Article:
On Firenze and Fanatics

By: Kate Cyr Renaissance Florence was known for its paradoxical promiscuity, religion and its genius. While courtesans and priests blurred the line of Catholic morality and the values of the streets, the intellectual triumphs of those like Machiavelli, Botticelli, Boccaccio, and the de Medici family flourished. Sure, Florence had its faults, and what those faults were vary by opinion. But Florence’s major flaw, at least to those of the day, was the city’s so-called “paganism.” Today, that very paganism is applauded for all of the wonderful art, poetry, and thought it inspired during the Renaissance.

Enter friar Girolamo Savonarola, the religious reformer who tried to purge the city of all of its “vices”—prostitution, sodomy, independent women, and any signs of intellectual expression. Savonarola and his followers made condemning speeches, burned paintings and books, and tortured dissenters. Florence was no longer a gem of learning and beauty, and it stayed that way until Savonarola was overthrown years later.

Luckily for Florence, Savonarola’s puppet republic was destroyed. The Renaissance, and its intellectual progress, carried on.

Most people can agree creativity and growth happen when freedom from old, close-minded tradition is allowed, and is curbed when strict, intolerant rulers come to power. This little history lesson is just an example to prove it.

The danger is that in today’s world, science, individualism, and discovery are being trampled for the same motives possessed by Savonarola and his followers. Today, the biggest cases of Savonarola-esque rule come from China and many countries of the Middle East, especially those targeted in the Arab Spring uprisings. In China, Chen Guangcheng had to flee persecution for his outspoken support for human rights. In Libya and Syria, governments turned on their own people because they called for democracy. More examples of this vicious cycle of paranoid, tradition-fueled authoritarianism are splattered throughout the pages of world history.

I’m particularly worried about one: the rise of the socially extreme right in the United States. Nationally accepted candidates such as Rick Perry, Newt Gingrich, and Rick Santorum trumpet policies that enforce a Christianity-based state with little room for other religions. Or, for that matter, opposing thoughts. They think women’s rights should be curbed. Science can be an enemy. Homosexuality is wrong.

Look at the world today! The entire globe is connected through the Internet, new life-saving technology is being invented every day, and more and more women are able to pursue lives as free individuals. Why stop this progress? Some deep religious conviction that new frontiers are morally wrong? A fear of the subjectively immoral acts that accompany a freer society? Or just plain fear?

Whatever prompted Savonarola or may prompt the modern world’s loudly traditional politicians varies. The fact is Savonarola is only a more famous and more extreme example of bigoted behavior. His intolerance of progress and of those who had differing viewpoints almost brought the Renaissance, one of the West’s finest intellectual periods, to a collapse.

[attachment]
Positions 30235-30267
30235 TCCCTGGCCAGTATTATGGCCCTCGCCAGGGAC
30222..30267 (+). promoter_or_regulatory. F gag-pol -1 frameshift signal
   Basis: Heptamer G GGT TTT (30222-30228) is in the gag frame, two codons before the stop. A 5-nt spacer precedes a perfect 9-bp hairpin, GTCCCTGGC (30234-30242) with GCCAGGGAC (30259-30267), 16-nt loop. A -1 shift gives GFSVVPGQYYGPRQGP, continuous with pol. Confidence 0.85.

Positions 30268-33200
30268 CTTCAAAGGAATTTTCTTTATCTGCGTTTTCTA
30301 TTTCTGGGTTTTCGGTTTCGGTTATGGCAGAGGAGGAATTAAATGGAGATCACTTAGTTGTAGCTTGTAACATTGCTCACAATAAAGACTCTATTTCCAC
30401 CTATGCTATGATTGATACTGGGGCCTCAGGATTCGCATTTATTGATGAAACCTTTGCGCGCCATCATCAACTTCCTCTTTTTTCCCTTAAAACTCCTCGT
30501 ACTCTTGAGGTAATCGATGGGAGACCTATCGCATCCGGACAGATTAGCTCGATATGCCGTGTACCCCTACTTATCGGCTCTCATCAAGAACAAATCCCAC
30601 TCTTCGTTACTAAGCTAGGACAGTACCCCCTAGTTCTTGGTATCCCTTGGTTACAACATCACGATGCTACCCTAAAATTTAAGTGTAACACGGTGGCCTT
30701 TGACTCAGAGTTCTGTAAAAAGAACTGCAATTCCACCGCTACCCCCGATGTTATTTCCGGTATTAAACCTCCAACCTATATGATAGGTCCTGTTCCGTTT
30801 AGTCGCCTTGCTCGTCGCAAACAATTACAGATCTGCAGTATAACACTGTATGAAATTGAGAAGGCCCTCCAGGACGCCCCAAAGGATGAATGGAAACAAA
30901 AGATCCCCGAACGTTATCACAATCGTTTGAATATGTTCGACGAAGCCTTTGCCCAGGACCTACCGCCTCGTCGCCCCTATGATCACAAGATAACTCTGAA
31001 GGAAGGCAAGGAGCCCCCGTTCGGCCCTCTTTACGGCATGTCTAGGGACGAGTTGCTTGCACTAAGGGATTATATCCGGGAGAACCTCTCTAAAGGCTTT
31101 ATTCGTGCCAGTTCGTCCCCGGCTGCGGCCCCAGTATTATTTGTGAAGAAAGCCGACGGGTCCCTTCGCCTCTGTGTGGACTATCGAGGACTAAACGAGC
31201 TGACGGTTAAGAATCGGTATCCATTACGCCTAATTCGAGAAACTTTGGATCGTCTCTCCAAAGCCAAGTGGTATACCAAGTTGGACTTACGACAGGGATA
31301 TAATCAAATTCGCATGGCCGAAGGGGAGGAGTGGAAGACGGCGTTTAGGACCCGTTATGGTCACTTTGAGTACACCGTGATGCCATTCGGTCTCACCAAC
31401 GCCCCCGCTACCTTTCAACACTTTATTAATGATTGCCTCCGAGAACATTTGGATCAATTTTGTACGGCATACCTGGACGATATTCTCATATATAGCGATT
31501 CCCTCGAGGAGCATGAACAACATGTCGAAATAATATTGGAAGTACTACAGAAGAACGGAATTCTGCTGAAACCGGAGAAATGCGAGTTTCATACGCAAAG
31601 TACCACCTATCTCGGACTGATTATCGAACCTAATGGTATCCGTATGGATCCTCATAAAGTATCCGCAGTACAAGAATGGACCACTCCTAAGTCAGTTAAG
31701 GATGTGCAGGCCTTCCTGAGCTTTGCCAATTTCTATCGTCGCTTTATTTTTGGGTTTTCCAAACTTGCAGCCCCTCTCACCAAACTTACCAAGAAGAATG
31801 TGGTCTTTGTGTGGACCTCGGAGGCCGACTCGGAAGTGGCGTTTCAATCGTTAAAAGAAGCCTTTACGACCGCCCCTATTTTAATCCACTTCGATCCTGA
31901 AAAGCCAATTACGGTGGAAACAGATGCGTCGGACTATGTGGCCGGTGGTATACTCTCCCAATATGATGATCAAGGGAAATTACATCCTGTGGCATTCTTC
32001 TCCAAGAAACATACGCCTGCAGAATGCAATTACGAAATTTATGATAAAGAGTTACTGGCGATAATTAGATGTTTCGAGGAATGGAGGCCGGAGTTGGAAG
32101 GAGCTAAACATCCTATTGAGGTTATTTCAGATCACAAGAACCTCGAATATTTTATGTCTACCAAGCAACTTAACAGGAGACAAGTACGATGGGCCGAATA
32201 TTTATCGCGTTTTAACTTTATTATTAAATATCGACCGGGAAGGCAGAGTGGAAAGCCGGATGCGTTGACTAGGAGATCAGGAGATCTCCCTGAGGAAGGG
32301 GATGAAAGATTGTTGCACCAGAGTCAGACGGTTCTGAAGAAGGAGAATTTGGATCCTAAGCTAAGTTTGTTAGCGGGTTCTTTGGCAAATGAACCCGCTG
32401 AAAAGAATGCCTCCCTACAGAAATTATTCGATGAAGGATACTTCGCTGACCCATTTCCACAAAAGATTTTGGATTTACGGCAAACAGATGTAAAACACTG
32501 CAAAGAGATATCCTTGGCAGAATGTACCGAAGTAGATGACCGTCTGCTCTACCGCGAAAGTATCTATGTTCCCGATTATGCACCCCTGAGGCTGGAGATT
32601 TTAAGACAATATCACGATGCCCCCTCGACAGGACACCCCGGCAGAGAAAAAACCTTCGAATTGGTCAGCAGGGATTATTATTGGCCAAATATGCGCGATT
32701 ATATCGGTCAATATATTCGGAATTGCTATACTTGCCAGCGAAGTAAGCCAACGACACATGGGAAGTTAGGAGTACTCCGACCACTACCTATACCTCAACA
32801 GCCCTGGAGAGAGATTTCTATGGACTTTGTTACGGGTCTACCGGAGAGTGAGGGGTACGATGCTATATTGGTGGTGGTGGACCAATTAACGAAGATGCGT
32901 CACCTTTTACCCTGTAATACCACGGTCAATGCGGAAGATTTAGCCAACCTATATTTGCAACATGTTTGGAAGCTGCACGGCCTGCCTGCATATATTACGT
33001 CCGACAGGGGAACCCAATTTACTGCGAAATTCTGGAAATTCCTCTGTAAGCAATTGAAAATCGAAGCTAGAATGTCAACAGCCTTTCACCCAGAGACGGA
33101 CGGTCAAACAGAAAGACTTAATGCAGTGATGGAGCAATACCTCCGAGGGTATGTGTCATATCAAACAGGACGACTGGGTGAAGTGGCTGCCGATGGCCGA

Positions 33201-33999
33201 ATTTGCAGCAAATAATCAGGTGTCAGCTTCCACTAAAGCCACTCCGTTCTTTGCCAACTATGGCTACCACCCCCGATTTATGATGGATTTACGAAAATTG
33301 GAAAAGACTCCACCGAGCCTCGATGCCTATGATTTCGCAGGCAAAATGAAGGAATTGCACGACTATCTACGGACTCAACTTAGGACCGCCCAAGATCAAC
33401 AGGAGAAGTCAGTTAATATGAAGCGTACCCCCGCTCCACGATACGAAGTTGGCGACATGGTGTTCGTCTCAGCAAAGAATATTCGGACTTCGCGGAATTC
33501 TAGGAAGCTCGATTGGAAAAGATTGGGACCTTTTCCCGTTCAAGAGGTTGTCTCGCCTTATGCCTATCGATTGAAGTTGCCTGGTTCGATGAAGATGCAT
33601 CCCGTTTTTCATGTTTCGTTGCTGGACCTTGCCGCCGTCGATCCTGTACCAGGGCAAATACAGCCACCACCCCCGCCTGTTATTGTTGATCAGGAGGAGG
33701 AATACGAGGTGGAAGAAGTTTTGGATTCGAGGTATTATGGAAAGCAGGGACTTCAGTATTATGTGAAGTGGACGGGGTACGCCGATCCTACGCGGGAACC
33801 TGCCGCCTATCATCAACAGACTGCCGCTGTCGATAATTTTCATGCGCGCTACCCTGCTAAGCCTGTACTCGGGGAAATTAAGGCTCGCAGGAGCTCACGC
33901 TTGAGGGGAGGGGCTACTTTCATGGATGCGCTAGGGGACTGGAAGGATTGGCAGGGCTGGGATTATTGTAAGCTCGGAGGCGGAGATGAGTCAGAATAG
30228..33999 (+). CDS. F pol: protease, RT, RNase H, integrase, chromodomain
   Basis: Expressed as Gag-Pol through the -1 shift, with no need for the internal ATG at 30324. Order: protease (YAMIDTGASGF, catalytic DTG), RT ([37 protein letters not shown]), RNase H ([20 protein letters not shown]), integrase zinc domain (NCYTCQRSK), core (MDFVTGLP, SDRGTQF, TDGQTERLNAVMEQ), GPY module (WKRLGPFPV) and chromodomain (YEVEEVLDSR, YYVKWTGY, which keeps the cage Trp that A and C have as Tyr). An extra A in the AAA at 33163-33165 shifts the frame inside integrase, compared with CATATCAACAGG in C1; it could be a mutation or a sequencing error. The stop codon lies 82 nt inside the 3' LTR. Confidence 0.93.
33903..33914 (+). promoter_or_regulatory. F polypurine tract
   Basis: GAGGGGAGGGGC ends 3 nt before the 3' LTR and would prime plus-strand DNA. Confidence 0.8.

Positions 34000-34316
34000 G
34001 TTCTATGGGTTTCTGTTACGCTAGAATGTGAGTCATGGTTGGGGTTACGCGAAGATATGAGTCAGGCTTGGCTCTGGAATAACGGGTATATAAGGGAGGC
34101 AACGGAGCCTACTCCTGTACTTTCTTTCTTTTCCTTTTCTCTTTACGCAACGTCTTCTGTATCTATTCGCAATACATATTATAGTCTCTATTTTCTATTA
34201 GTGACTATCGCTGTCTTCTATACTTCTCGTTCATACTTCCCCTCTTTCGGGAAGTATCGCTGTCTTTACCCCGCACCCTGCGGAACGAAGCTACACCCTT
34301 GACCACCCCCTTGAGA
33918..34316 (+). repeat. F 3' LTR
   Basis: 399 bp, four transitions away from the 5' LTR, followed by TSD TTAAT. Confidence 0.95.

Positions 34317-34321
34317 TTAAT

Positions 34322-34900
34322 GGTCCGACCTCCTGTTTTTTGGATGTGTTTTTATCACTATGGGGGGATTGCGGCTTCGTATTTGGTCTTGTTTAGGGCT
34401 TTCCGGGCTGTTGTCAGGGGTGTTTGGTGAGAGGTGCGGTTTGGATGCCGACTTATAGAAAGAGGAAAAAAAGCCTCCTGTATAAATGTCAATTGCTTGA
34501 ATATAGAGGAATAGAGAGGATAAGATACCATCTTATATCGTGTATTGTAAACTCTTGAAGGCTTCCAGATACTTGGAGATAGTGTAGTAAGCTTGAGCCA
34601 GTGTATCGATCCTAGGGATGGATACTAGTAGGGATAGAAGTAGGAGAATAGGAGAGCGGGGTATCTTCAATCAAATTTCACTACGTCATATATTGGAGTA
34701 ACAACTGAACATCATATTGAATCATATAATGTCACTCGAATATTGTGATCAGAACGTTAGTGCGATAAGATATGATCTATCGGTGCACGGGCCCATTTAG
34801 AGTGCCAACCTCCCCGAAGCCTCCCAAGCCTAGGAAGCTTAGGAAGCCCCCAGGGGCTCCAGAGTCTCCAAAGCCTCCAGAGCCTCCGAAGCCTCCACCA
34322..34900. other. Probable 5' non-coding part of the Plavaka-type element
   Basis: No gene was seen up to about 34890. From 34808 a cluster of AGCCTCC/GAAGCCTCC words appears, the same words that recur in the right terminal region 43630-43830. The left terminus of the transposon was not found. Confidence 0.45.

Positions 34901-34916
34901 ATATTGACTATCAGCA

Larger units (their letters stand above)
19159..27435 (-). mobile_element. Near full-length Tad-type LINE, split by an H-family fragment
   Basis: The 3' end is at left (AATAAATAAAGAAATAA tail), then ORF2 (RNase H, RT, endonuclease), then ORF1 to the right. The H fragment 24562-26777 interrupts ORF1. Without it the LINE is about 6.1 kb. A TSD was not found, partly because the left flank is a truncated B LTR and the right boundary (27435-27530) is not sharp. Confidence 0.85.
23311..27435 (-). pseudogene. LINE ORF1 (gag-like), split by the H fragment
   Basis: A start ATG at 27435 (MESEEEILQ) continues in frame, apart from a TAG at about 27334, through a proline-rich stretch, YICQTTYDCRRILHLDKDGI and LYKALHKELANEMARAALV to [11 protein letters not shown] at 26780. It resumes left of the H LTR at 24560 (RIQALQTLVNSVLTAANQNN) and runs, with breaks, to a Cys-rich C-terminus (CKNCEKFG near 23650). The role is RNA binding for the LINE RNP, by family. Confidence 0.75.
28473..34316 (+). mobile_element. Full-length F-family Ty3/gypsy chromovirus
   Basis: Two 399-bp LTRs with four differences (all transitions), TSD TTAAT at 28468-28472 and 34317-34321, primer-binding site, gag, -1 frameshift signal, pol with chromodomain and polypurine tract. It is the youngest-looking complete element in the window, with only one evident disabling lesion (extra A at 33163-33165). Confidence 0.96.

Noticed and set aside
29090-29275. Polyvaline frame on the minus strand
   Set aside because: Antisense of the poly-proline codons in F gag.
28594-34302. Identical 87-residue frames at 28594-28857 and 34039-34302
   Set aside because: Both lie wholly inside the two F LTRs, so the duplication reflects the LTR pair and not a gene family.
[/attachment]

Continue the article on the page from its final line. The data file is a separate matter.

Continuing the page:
I doubt the more right-wing members of the Republican Party would be able to pull off a total stop of scientific and intellectual development, even if they truly wanted to. Even the most authoritarian leaders in the Middle East can’t stop the flow of knowledge completely. Despite this, the Savonarola-esque behavior demonstrated by the Republican Party leadership and authoritarian leaders throughout the world legitimately threatens most of the ideals that we, as students, strive towards. Almost every student stands for spreading knowledge, having the freedom to make individual choices, and tolerating opposing viewpoints. We go to college for those reasons! It is necessary for everyone to be aware of and on guard for the next sweep of Savonarola-ist movements, no matter if it comes from right, left, up, or down, from pulpit, television, Internet, or popular demand.

A cause that limits the freedom of others is unacceptable no matter what form it takes. Opinions are opinions, and meeting them with violence or intolerance is deplorable. You may not agree with me; you may not agree with individual freedom or intellectualism or my religion. That’s fine, that’s your opinion. But don’t try to force it on the rest of us and don’t persecute me for believing differently. You may just end up being the next Savonarola.

Kate is a sophomore in the college and hails from the small town of Washington, D.C. She loves all things international, especially Model UN, and she is SO excited to be the Secretary-General of MUNE I this year. She also enjoys rockclimbing, tour guiding, making inappropriate jokes, and getting excited about people sending her postcards. She is extremely interested in global health and the economy, as well as the secret recipe for Wild Berry Pop Tarts and The Social Network. She would like to conclude by saying she loves EJIA like the pet unicorn she never had.


"Believer in American Exceptionalism." Rick Santorum for President. Rick Santorum For President. Web. 04 June 2012.

Kreis, Steven. "Girolamo Savonarola, 1452-1498." Girolamo Savonarola, 1452-1498. The History Guide, 13 May 2004. Web. 04 June 2012.

"Issues." Governor Rick Perry. Texans for Rick Perry. Web. 04 June 2012.

"Solutions." Newt Gingrich 2012. Newt 2012. Web. 04 June 2012.

"We Hold These Truths." Rick Santorum for President. Rick Santorum For President. Web. 04 June 2012.

"Girolamo Savonarola".  Encyclopædia Britannica. Encyclopædia Britannica Online. Encyclopædia Britannica Inc., 2012. Web. 04 Jun. 2012.

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